Charles S. Peirce
Chapter IV: The Conception of Time Essential in Logic
MS 238 (Robin 390): Writings 3, 105-106
July 1, 1873
1873 July 1Investigation, if pushed far enough, will carry all minds to the same belief, independently of what their opinions were at the outset. The process is therefore clearly one which introduces new elements of thought, and these are termed sensations. Every thought not a sensation is determined by something previously in the mind. Such determination of one thought by another must also enter into the process of investigation, or we should be perfectly passive in the business and there would be no distinction of a right and a wrong method of research, which is presupposed in logic.
Every mind which passes from doubt to belief in any way must have ideas which follow after one another in time. But every mind that reasons must have ideas which not only follow after others but are caused by them, and every mind that reasons consciously,that criticises arguments,must be aware of this influence of one idea upon another.
Thus, a succession of time among ideas is obviously presupposed in the conception of a logical mind, but that this time need progress by a continuous flow, as time actually does, rather than by discrete steps, is not at first so clear.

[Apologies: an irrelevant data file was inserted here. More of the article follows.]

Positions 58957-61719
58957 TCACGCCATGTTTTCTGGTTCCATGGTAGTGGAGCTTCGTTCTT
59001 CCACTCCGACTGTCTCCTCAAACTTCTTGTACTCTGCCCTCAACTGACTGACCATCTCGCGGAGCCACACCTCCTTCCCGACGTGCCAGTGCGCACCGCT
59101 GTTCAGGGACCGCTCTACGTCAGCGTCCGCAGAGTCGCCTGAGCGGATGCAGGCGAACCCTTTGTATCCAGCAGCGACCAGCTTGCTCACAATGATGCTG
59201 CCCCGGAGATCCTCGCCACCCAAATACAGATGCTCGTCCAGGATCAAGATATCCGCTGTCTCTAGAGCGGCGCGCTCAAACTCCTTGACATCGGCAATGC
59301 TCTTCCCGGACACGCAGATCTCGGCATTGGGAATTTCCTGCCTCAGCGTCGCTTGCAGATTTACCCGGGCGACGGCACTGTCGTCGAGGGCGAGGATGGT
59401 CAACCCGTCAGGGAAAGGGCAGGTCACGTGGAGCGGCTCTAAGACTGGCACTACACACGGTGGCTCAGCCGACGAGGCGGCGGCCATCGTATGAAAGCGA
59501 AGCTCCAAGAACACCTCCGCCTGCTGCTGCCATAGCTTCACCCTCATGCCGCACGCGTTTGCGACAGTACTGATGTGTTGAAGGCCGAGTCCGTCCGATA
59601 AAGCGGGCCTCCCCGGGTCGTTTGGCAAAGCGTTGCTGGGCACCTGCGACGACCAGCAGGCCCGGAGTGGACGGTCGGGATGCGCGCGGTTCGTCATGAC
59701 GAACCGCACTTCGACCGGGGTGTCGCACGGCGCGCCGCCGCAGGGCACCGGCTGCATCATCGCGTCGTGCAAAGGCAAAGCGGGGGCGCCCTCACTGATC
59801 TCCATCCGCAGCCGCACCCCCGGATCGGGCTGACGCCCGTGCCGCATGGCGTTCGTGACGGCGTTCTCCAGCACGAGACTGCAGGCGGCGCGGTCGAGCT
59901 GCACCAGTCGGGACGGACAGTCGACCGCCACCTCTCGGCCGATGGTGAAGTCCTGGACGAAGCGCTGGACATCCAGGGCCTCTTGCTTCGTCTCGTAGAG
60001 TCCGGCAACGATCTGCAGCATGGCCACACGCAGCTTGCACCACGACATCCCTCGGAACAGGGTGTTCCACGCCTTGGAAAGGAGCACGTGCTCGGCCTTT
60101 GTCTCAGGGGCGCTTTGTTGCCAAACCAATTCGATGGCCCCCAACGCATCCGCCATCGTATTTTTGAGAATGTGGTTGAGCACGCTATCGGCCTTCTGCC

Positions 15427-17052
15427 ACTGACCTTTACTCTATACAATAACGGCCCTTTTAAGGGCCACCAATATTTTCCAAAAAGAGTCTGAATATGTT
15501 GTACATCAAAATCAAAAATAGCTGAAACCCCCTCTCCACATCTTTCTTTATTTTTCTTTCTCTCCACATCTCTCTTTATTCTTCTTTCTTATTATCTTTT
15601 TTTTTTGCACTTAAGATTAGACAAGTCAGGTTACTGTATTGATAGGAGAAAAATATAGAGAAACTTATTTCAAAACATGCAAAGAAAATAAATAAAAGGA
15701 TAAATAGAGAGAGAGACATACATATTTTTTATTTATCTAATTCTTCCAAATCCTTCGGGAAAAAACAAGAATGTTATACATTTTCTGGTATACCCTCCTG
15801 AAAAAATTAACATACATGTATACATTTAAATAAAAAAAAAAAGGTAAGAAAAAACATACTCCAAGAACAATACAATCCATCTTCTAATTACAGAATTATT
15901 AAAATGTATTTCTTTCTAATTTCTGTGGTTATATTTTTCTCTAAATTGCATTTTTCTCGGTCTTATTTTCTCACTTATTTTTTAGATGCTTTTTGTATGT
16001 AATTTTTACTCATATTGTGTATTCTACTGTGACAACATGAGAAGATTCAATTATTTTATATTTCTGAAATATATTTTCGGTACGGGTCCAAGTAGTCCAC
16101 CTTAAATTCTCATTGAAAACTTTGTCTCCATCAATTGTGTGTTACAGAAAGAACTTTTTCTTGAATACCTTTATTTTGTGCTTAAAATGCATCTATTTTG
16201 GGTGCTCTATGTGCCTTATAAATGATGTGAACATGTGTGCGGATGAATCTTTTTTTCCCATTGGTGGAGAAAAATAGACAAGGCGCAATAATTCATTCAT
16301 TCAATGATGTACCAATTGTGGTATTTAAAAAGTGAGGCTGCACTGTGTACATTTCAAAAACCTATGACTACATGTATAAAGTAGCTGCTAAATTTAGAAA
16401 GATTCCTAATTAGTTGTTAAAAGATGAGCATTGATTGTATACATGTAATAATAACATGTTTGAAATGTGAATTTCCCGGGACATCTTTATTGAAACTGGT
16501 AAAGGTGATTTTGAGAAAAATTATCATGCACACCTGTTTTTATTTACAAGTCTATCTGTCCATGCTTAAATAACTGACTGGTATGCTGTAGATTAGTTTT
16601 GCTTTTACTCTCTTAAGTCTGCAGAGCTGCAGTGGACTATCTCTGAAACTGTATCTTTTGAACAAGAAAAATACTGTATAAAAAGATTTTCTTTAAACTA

A continuum (such as time and space actually are) is defined as something any part of which however small itself has parts of the same kind. Every part of a surface is a surface, and every part of a line is a line. The point of time or space is nothing but the ideal limit towards which we approach indefinitely close without ever reaching it in dividing time or space. To assert that something is true of a point is only to say that it is true of times and spaces however small or else that it is more and more nearly true the smaller the time or space and as little as we please from being true of a sufficiently small interval. For example, we say that a body can occupy but one position at any instant. Now, in point of fact, bodies exist in time and are always moving. But what is true is that the shorter the time for which the body's position is considered, the more determinate it is, and by taking this time sufficiently short the extreme range of its positions can be made less than any assigned difference. And so nothing is true of a point which is not at least on the limit of what is true for spaces and times. A discrete quantum, on the other hand, unlike a continuum has ultimate single parts, which differ from all larger parts in their absolute separation from one another, no two of them having any similar part in common. Any collection of things is such a quantum. It has parts which are themselves collections, and different collections may have parts in common. But in the process of separating such a quantity you finally come to the single things and these are no longer susceptible of such division.